I don’t know what the exact circumstances for federal investigations of accidents are, but I don’t find it surprising that a high profile accident where a new technology is (even tangentially) involved would be looked at, I would hope it would be.
    Tesla may not be all upside, but this article is clearly designed to paint a picture of complete doom in order to manipulate things. Just like all the articles where Apple are continually declared to be doomed despite outperforming every other company.

    1. I was wondering that too. But that assumes that the deficiencies are all in the software and that better software can overcome the weaknesses in the system. But there is a possibility that the hardware (sensors) aren’t up to the task at hand. Not being able to see a white truck due to the glare of the sun could be a software issue or a camera and sensor issue. Maybe they need more kinds of sensors? Dunno. I do question the wisdom of having unpaid, untrained people operating BETA software that if and when it fails could mean the death of human beings. Calling it Autopilot is pretty dumb too. Even thought they make clear in the manual and onscreen that it requires the driver to remain alert and attentive, I find it difficult to believe that’s being followed. I wonder what their threshold of deaths is before they would withdraw the software capability.

      1. Even if it wasn’t fundamentally able to be “fixed” through software, there would still be no need for a recall because it was a feature that was provided in the first place anyway, it’s a beta, so if they could just removed it or temporarily disable it.
        All companies make risk assessment, from what I’ve read Tesla seem more concerned about these things than a lot of other companies would be.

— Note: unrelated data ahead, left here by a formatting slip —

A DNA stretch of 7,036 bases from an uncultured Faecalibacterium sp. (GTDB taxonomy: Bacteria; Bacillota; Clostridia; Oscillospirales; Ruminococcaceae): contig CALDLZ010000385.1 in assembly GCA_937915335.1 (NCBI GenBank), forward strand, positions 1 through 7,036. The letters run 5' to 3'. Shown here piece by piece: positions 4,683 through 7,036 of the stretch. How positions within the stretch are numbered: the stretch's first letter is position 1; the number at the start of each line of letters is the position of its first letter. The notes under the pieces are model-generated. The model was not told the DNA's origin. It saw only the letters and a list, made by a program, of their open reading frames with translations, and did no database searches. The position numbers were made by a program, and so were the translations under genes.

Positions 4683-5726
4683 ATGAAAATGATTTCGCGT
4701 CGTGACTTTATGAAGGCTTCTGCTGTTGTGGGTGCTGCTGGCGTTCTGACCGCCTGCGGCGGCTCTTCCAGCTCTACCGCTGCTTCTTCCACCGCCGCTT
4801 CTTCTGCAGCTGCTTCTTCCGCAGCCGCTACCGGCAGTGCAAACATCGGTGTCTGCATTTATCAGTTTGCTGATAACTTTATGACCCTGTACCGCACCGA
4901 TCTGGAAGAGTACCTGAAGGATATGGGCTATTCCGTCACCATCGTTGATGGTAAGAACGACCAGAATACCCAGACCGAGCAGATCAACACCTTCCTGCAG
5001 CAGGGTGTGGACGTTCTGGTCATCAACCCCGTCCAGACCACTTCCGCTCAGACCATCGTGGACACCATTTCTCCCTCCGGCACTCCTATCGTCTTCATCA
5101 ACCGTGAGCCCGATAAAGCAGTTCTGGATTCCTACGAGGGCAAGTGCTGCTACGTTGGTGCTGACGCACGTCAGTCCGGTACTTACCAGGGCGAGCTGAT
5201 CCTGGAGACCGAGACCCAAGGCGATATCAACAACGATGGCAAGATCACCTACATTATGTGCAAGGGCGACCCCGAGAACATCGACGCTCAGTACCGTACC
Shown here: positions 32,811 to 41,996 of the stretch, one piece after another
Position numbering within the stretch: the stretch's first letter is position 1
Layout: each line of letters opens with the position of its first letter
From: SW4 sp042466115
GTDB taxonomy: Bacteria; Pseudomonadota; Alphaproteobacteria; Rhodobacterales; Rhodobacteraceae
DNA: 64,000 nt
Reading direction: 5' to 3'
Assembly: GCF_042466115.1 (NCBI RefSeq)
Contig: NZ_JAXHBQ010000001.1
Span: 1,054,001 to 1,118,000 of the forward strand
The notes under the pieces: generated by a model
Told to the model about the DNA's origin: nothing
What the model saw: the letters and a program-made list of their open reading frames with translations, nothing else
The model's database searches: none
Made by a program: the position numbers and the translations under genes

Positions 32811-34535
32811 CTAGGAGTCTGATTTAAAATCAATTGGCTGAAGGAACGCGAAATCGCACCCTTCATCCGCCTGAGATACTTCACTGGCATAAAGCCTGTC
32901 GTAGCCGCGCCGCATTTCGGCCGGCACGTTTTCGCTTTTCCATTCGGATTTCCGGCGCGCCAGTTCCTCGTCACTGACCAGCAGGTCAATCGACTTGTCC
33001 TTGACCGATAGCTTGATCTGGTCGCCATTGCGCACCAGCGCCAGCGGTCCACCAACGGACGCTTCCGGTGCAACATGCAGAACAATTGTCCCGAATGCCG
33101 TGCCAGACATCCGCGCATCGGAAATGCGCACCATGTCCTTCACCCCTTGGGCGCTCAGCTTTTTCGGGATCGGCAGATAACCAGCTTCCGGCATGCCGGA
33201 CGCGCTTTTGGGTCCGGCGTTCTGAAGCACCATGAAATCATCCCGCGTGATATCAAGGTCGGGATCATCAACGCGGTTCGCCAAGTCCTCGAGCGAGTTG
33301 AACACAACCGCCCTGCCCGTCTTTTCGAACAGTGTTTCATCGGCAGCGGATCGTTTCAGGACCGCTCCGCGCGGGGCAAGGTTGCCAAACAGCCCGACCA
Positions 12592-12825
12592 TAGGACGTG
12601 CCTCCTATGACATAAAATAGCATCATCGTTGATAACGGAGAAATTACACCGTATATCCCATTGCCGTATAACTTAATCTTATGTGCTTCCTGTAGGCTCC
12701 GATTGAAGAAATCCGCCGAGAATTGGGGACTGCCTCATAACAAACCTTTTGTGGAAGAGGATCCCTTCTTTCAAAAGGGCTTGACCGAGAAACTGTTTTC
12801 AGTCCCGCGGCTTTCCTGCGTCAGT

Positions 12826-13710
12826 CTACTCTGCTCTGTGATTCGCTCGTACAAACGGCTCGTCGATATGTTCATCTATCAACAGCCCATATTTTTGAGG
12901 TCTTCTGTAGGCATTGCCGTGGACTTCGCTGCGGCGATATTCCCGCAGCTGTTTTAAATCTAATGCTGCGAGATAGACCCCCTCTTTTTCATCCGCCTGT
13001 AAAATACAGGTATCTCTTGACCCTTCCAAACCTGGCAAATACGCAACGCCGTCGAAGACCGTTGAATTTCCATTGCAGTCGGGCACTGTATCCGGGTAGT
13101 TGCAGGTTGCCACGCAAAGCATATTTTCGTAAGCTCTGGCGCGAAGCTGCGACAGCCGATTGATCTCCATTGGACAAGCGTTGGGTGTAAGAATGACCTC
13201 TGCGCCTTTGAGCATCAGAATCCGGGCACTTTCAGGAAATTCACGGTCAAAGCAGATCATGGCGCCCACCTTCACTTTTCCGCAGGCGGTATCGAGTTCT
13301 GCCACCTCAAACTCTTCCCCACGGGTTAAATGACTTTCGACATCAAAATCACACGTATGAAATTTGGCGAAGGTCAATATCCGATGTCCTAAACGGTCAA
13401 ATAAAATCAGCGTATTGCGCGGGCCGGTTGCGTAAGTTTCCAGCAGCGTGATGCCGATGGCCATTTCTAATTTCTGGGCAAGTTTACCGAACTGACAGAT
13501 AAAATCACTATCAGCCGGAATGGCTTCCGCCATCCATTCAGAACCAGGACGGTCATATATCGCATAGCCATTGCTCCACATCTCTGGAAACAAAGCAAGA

For me, the most frustrating thing about all this is that some people are taking one accident as a sign that automated systems are fundamentally unsafe because they seem to be comparing it to some magical world where there are no human caused accidents – even though the truck was driven by a human.

  6. Thank goodness Musk is not a Jobs.

    If he was Jobs America would probably be paying the Russians and then the Chinese seats in their spacecraft well into the 2030’s.

    I am so glad Musk is being critisized. It’s time for the mediocre do-nothings of the world to stand up and be counted! What’s wrong with having few abilities and less intelligence? Let’s bring all the great people down a few notches so they know what it’s like to be and under-achiever.
    Bart Simpson is the guy we should praise, not Elon Musk. Or even Steve Jobs.

  7. Tesla’s biggest issue is not being able to make enough cars to meet demand. If they could do that they would probably be in the black. They need someone with the logistical prowess of Cook to sort out the manufacturing issues.
    I am not too keen on Tesla bringing in other models if they can’t handle the current demand.
    Whilst the auto-pilot death is disturbing, it is important to wait until the official investigation is completed before coming to conclusions.

  8. An unusually boneheaded comment by MDN. Elon Musk continues to prove himself to be very much the same caliber CEO as Steve Jobs. He is the definition of the highest level visionary. He both inspires his employees and instills fear, as of course did Jobs. We were lucky to have Jobs, and we are lucky to have Musk. So again, what a disappointingly terse comment by MDN.

Reader Feedback

This site uses Akismet to reduce spam. Learn how your comment data is processed.